NHS signs £10m deal to support rollout of Palantir data platform

The health service has awarded a contract to KPMG to support the rollout of the controversial new national data system, as well as helping develop services to populate the platform

NHS England has signed a potential £10m deal to support the rollout of the Federated Data Platform and the development of data services to populate the new nationwide system.

The FDP – which will be based on technology from big data firm Palantir – is intended to provide a central infrastructure for connecting health service information and services at a national level. The architecture will also enable individual trusts and integrated care boards (ICBs) to create their own data platform and connect it to those established by other local NHS entities.

To support the organisations in making such connections, the NHS has signed a multimillion-pound contract with KPMG. The engagement, which came into effect on 18 March and will last for an initial term of two years, will require the professional services firm to support the NHS “to not only build the Federated Data Platform (FDP) capability, but enhance the data service functions, platforms and integrating services to support the transformation change”, according to a newly published contract notice.

“The supplier will support ICBs and trusts in implementing their individual federated platforms, which will in turn feed into the national model”, the notice adds.

The text of the contract – which is forecast to be worth up to £8.5m, plus VAT – reveals that there are currently 67 data services live on the FDP – all of which are owned by NHS England. KPMG will be expected to collect information on adoption of the FDP and services added to the platform.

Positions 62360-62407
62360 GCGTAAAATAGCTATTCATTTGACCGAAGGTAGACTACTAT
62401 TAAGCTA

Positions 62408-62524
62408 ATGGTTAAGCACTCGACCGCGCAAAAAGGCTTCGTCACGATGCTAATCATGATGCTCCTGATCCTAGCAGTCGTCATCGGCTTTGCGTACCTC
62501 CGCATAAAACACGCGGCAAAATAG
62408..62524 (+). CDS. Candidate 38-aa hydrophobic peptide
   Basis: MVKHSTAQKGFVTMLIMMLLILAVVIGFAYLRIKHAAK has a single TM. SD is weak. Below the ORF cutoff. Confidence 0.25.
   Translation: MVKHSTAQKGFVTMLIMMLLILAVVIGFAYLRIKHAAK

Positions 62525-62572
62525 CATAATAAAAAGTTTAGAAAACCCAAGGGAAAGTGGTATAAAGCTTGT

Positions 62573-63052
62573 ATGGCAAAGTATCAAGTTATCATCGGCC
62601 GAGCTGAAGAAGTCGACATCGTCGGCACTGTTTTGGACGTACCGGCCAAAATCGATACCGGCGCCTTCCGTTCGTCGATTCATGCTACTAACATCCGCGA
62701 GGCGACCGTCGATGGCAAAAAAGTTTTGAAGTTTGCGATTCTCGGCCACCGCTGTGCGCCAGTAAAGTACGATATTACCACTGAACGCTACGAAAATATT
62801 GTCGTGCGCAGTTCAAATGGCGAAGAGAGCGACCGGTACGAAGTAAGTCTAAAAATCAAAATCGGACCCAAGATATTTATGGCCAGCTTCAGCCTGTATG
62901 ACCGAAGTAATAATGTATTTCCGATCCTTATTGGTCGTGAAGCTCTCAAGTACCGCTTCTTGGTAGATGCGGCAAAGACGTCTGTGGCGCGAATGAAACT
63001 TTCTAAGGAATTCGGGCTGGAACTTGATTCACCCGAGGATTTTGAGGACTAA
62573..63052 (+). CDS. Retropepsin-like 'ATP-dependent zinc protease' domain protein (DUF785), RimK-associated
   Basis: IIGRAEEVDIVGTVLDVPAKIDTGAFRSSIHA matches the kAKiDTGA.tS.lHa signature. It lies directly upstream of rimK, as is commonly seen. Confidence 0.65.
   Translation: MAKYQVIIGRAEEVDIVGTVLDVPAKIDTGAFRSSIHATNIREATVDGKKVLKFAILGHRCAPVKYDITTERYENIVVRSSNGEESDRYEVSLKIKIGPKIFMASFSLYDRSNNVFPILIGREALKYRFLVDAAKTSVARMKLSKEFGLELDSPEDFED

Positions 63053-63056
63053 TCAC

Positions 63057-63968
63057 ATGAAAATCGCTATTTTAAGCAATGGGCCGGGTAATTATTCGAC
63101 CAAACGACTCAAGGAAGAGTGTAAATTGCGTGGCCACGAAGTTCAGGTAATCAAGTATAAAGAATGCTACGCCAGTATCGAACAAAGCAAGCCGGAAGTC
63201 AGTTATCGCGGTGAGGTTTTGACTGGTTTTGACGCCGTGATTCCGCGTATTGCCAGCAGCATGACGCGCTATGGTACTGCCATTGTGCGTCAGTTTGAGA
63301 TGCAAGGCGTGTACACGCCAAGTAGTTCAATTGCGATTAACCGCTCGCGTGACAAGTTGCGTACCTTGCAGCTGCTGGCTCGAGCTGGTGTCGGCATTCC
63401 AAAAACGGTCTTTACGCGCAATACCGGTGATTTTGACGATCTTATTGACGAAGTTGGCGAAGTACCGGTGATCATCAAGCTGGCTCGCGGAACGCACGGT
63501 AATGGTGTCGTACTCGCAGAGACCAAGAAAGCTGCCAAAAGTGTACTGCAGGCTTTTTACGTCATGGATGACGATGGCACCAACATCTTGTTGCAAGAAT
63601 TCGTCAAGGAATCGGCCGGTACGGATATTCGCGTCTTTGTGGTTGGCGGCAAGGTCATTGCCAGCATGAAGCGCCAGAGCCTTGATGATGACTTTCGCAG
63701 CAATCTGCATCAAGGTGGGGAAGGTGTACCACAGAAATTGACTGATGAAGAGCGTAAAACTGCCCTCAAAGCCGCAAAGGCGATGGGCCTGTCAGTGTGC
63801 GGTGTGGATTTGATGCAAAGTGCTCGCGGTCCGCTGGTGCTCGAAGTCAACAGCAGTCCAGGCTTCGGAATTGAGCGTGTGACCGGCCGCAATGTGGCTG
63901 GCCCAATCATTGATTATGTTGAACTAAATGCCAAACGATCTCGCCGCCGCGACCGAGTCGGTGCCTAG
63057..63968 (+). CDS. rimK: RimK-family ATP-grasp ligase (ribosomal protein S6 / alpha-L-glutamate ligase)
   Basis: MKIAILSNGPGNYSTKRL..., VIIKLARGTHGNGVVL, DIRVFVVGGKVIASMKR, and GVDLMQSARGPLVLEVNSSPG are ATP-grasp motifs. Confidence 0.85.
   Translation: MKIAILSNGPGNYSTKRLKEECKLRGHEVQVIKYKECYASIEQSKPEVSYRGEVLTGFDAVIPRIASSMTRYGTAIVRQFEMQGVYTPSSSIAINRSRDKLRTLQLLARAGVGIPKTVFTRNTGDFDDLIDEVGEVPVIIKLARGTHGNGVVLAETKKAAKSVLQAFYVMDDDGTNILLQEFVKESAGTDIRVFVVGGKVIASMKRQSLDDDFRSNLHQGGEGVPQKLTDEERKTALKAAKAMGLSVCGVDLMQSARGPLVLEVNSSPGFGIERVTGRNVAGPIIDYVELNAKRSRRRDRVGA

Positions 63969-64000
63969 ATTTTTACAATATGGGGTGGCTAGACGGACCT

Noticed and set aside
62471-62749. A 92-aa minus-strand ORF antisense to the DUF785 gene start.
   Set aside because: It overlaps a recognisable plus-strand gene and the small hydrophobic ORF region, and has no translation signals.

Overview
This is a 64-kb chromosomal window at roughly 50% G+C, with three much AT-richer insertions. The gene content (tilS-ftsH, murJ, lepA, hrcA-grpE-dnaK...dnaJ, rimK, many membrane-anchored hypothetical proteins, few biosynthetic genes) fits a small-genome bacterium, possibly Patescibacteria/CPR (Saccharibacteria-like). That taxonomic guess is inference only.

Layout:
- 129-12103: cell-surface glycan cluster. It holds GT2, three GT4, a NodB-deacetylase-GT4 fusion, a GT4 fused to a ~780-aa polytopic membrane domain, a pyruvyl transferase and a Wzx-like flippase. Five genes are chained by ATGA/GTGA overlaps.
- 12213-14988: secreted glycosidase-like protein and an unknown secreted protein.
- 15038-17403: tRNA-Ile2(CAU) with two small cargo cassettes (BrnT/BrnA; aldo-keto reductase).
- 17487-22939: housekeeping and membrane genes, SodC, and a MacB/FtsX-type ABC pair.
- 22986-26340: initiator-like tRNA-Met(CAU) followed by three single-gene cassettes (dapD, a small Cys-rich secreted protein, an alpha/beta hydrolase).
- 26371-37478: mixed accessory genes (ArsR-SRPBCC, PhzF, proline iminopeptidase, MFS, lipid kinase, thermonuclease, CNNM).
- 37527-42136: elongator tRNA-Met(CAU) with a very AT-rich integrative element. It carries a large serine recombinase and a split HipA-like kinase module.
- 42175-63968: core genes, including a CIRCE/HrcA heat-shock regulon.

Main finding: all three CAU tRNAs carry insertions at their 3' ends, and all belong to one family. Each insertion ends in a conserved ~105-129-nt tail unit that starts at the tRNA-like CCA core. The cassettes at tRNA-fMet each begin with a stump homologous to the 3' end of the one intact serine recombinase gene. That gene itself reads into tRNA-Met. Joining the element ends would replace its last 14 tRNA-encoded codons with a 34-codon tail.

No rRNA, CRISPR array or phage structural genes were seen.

Related content

As well as developing more tools centrally, the health service hopes that, over the coming months, local entities will use the new infrastructure to deploy their own data products that, ultimately, will support improved services for patients.

The contract says: “The platform will enable Integrated Care Boards to place citizens at the centre of decision making so that the biggest challenges faced in modern health and care can be tackled head-on: inequalities will be visible and addressable, programmes of work tackling the backlog will be trackable, and ‘form filling and situational reports’ will be reduced. The ambition is that every Trust and [ICB] will have their own ‘federated’ platform which will work alongside their existing systems to enable consistent standards and bring information into one place so that staff are better able to coordinate, plan and deliver high quality care. For example, if every trust and ICS has its own independent platform instance that can interact with the national platform where required to fulfil specific, predetermined national use cases, [this] will allow NHS staff to understand in near real time how many patients are in hospital, how long patients are waiting for critical treatments, [and] where pressure points are.”

The FDP will supersede and build upon the Covid Data Store that was created by the NHS and Palantir in the early weeks of the coronavirus crisis to serve as the core repository for data sets on issues such as infection rates, availability of beds and medicines, waiting lists, future projections and, latterly, vaccine rollouts.

The decision to continue to award the US-based firm a potential £500m deal to deliver a longer-term data platform has attracted much criticism, with those expressing concern about the contract including the human-rights charity Amnesty International and doctors’ union the British Medical Association, whose chair Dr Latifa Patel described the choice of supplier as “deeply worrying”.

A legal campaign opposing the engagement – and calling for greater transparency – is also ongoing. This is being led by the Good Law Project.

On its website, the campaign organisation says: “We fully understand that the NHS needs to store information about patients and we are not against any FDP in principle, but we – and patients’ groups – look at the other decisions NHS England has made, and see problems with those decisions. It’s not surprising then that patients are interested in what control they can exercise over their health data. The law gives patients rights over their personal data. How they work in the NHS context is complex, but from what we can see so far, it appears those rights are not being respected, even before this contract was handed to Palantir.”

Sam Trendall

Learn More →

Leave a Reply

Your email address will not be published. Required fields are marked *

Thank you! Your subscription has been confirmed. You'll hear from us soon.
Subscribe to our newsletter